raising turkeys

Farming. Growing poultry. Lots of turkeys in the corral outside.

Growing Turkeys in Alaska

Looking to offset next year’s Thanksgiving or Christmas meal, by raising your own turkey rather than run the risk of not finding what you’re looking for in store each year? Well, we have the answer for you. First will be picking out the breed of turkey that works best for the size you’re hoping to serve on the table later in the year. The top three recommended to choose from are the:

  • 1. The Broad-Breasted Bronze (BBB) is the largest variety of turkey. The average adult body weight is 35 pounds for toms and 19 pounds for hens. Some strains weigh as much as 50 pounds. Turkeys of this variety are best when slaughtered between 22 and 24 weeks of age. 
  • 2. The Broad-Breasted Large White (BBLW) is the most popular turkey variety in Alaska. The average adult body weight is 32 pounds for toms and 18 pounds for hens. The hens grow rapidly in the early stages of development, so they are often slaughtered at 12 weeks to produce fryer-roasters of 7 to 8 pounds. Males are usually slaughtered at about 24 weeks of age.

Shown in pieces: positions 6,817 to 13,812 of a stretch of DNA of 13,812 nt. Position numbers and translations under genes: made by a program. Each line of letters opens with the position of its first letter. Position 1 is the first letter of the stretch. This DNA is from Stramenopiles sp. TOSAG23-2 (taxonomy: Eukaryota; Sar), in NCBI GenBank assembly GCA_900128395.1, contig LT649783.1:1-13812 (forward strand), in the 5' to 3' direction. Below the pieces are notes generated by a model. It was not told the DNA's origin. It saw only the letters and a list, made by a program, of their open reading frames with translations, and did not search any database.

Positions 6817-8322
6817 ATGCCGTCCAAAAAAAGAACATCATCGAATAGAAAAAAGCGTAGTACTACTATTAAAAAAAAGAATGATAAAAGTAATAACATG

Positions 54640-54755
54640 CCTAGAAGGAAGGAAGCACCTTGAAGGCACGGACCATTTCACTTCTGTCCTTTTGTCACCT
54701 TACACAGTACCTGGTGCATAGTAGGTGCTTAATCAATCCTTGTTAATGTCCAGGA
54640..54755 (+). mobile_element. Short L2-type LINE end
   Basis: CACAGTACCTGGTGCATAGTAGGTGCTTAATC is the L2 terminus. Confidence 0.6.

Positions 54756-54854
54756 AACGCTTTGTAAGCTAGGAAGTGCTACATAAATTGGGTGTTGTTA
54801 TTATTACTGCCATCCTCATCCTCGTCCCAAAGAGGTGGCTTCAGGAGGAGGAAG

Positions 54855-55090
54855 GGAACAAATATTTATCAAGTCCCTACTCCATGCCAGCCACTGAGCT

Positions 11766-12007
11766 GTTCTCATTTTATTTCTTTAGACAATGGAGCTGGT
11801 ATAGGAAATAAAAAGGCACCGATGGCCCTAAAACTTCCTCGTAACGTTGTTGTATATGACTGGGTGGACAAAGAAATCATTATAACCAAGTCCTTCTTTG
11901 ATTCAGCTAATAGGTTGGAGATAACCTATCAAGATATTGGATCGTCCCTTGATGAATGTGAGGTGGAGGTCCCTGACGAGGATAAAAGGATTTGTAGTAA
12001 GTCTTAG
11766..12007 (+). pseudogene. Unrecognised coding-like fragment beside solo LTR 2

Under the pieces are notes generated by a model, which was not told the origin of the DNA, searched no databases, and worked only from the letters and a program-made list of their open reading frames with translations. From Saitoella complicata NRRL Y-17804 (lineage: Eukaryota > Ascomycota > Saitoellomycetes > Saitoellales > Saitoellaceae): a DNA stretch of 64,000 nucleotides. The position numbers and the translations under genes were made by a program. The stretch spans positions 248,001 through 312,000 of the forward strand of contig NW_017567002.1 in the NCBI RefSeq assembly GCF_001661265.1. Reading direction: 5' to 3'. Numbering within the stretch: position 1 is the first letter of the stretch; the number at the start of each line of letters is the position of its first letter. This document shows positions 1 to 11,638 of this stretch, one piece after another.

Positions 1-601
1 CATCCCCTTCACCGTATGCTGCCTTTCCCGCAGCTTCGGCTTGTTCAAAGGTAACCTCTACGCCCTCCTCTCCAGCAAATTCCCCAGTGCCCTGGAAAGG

•  3. The average weight of the Beltsville Small White (BSW) adult is 20 pounds for toms and 11 pounds for hens. They are best slaughtered at 16 weeks of age to produce dressed-out hens of 6 pounds and toms of 10 pounds.

Turkey’s are a larger bird and often need more room than your chickens so be prepared to have space, adequate water, shelter, and feed available. While each turkey breed can differ slightly the rough conversion for feed is 2.5lbs to gain 1lbs of meat. For a Heritage breed the scale is much higher of 5.2lbs of feed to create 1lbs of meat on the turkey. It is vital to use a high protein feed and to avoid using chicken feed at all costs. One of the main struggles for raising turkeys in the higher temperatures will be heat to keep their pen warm as for the first few weeks they will need temperatures as high as 90⁰F while they gain their initial weight and full feathers. 

Turkeys can be raised on a larger scale to look as a business opportunity, because once initial set up is done the daily work for about 500 turkeys is less than 1.6hrs per day. If you are interested in looking into the set up and raising option of turkeys the link provided below is a great place to start for an Alaskan specific resource.